volume = "110",
pages = "1764--1773",
journal = "Clinical Neurophysiology",
issn = "1388-2457",
publisher = "Elsevier Ireland Ltd",
number = "10",

}

EEG correlates of finger movements with different inertial load conditions as revealed by averaging techniques. / Slobounov, Semyon; Tutwiler, R.; Rearick, M.; Challis, John Henry.

In: Clinical Neurophysiology, Vol. 110, No. 10, 01.10.1999, p. 1764-1773.

Research output: Contribution to journalArticle

TY - JOUR

T1 - EEG correlates of finger movements with different inertial load conditions as revealed by averaging techniques

AU - Slobounov, Semyon

AU - Tutwiler, R.

AU - Rearick, M.

AU - Challis, John Henry

PY - 1999/10/1

Y1 - 1999/10/1

N2 - Objective: The present study was aimed to further address the general empirical question regarding the sensitivity of EEG correlates toward specific kinematic and/or kinetic movement parameters. In particular, we examined whether adding different inertial loads to the index finger, while a subject produced various amplitudes of discrete finger movements, influenced the movement-related potentials (MRP). Methods: Our experimental design systematically controlled the angular displacement, velocity and acceleration (kinematic) profiles of finger movement while torque (kinetics) was varied by adding different external loads opposing finger flexion movement. We applied time-domain averaging of EEG single trials in der to extract three movement-related potentials (BP(-600 to -500) BP(-100 to 0) and N(0 to 100)) preceding and accompanying 25, 50 and 75°unilateral finger movements with no inertial load, small (100 g) and large (200 g) loading. Results: It was shown that both inertial load and the degree of angular displacement of index finger flexion increased the amplitude of late components of MRP (BP(-100 to 0) and N(0 to 100)) over frontal and precentral areas. In contrast, the external load and movement amplitude manipulations did not influence the earlier component of the MRP (BP(-600 to -500)). Conclusions: Overall, the data demonstrate that adding inertial load to the finger with larger angular displacements involves systematic increase in activation across frontal and precentral areas that are related to movement initiation as reflected in BP(-100 to 0) and N(0 to 100).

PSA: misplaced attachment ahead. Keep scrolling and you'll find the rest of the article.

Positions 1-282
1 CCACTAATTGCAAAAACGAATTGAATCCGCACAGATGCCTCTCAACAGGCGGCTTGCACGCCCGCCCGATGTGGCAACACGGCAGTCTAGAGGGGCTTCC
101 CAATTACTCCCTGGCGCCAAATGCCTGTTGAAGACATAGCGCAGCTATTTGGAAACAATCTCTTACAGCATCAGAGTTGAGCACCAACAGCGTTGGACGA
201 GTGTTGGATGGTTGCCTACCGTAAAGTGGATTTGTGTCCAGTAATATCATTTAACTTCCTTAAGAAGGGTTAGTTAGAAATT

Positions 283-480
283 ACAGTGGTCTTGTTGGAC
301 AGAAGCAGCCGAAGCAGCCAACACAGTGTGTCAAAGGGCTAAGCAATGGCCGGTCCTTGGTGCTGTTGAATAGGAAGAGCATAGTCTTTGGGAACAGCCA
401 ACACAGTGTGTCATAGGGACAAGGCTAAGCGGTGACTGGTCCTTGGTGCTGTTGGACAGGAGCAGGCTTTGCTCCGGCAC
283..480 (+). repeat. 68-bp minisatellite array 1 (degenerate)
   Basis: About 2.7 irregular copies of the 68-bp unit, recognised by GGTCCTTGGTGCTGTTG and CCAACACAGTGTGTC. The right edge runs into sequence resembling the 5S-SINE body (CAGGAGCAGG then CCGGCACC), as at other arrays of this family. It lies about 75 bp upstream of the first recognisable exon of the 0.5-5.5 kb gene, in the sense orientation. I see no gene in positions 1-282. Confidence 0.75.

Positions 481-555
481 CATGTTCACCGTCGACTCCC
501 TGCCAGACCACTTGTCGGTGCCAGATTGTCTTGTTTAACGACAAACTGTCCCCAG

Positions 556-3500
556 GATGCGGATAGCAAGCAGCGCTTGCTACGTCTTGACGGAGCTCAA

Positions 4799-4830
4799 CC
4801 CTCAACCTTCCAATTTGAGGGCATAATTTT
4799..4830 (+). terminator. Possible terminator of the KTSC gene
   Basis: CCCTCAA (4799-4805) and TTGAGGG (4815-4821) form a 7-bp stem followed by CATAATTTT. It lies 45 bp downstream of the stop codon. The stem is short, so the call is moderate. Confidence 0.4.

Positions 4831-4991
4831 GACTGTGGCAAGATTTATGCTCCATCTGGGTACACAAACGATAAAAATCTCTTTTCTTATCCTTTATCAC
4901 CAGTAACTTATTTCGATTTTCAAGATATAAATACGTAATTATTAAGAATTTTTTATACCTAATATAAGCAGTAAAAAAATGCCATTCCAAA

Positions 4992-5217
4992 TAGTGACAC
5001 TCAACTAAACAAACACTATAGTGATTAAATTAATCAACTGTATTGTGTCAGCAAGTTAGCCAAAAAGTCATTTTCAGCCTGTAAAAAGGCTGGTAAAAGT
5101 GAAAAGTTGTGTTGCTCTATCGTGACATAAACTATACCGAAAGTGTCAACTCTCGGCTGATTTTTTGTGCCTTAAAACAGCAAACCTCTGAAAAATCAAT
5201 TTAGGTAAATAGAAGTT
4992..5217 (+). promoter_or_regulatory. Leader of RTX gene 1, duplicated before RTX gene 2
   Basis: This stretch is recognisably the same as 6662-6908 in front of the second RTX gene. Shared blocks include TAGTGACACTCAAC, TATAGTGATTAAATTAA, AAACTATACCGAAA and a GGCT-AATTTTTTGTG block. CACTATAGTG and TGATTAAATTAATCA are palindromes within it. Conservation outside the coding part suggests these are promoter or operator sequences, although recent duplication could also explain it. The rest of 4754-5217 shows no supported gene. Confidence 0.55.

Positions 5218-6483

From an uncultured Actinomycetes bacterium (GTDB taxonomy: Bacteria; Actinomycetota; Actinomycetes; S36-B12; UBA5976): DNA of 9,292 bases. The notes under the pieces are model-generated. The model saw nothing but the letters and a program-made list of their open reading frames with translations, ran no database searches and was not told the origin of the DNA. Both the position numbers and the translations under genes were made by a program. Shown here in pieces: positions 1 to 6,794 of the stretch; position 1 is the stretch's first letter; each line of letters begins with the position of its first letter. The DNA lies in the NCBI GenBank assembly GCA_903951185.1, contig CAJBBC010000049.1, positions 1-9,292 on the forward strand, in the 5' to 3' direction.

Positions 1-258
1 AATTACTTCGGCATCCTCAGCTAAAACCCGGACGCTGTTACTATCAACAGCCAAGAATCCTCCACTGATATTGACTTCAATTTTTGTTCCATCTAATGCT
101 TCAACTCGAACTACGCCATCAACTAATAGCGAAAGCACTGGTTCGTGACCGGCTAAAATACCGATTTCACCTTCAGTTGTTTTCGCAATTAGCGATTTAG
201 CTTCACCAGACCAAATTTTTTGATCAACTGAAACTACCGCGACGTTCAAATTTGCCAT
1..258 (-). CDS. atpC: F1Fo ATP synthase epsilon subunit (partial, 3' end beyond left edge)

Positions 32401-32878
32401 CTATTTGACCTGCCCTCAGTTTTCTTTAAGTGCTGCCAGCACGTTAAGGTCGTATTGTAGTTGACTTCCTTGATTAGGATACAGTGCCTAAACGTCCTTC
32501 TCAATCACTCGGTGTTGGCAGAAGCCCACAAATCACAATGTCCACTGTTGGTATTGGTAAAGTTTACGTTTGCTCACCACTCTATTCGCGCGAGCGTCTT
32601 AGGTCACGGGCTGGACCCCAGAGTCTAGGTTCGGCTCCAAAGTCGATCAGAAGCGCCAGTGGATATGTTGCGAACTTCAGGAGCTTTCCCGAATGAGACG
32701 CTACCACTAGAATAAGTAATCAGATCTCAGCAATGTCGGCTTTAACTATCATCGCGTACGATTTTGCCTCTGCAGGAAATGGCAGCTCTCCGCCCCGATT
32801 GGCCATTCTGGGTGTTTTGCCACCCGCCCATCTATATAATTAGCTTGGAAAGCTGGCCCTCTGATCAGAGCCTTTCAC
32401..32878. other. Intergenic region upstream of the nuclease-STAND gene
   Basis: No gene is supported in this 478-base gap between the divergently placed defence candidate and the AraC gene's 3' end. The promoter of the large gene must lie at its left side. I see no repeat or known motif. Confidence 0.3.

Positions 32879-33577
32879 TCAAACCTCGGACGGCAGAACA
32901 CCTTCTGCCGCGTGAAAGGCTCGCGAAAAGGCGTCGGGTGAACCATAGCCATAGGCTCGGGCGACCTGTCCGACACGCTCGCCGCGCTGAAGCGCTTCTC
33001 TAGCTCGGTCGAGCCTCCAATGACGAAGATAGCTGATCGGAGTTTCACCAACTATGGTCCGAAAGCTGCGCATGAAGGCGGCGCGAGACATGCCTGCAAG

AB - Objective: The present study was aimed to further address the general empirical question regarding the sensitivity of EEG correlates toward specific kinematic and/or kinetic movement parameters. In particular, we examined whether adding different inertial loads to the index finger, while a subject produced various amplitudes of discrete finger movements, influenced the movement-related potentials (MRP). Methods: Our experimental design systematically controlled the angular displacement, velocity and acceleration (kinematic) profiles of finger movement while torque (kinetics) was varied by adding different external loads opposing finger flexion movement. We applied time-domain averaging of EEG single trials in der to extract three movement-related potentials (BP(-600 to -500) BP(-100 to 0) and N(0 to 100)) preceding and accompanying 25, 50 and 75°unilateral finger movements with no inertial load, small (100 g) and large (200 g) loading. Results: It was shown that both inertial load and the degree of angular displacement of index finger flexion increased the amplitude of late components of MRP (BP(-100 to 0) and N(0 to 100)) over frontal and precentral areas. In contrast, the external load and movement amplitude manipulations did not influence the earlier component of the MRP (BP(-600 to -500)). Conclusions: Overall, the data demonstrate that adding inertial load to the finger with larger angular displacements involves systematic increase in activation across frontal and precentral areas that are related to movement initiation as reflected in BP(-100 to 0) and N(0 to 100).

UR - http://www.scopus.com/inward/record.url?scp=0032886407&partnerID=8YFLogxK

UR - http://www.scopus.com/inward/citedby.url?scp=0032886407&partnerID=8YFLogxK

U2 - 10.1016/S1388-2457(99)00133-9

DO - 10.1016/S1388-2457(99)00133-9

M3 - Article

C2 - 10574291

AN - SCOPUS:0032886407

VL - 110

SP - 1764

EP - 1773

JO - Clinical Neurophysiology

JF - Clinical Neurophysiology

SN - 1388-2457

IS - 10

ER -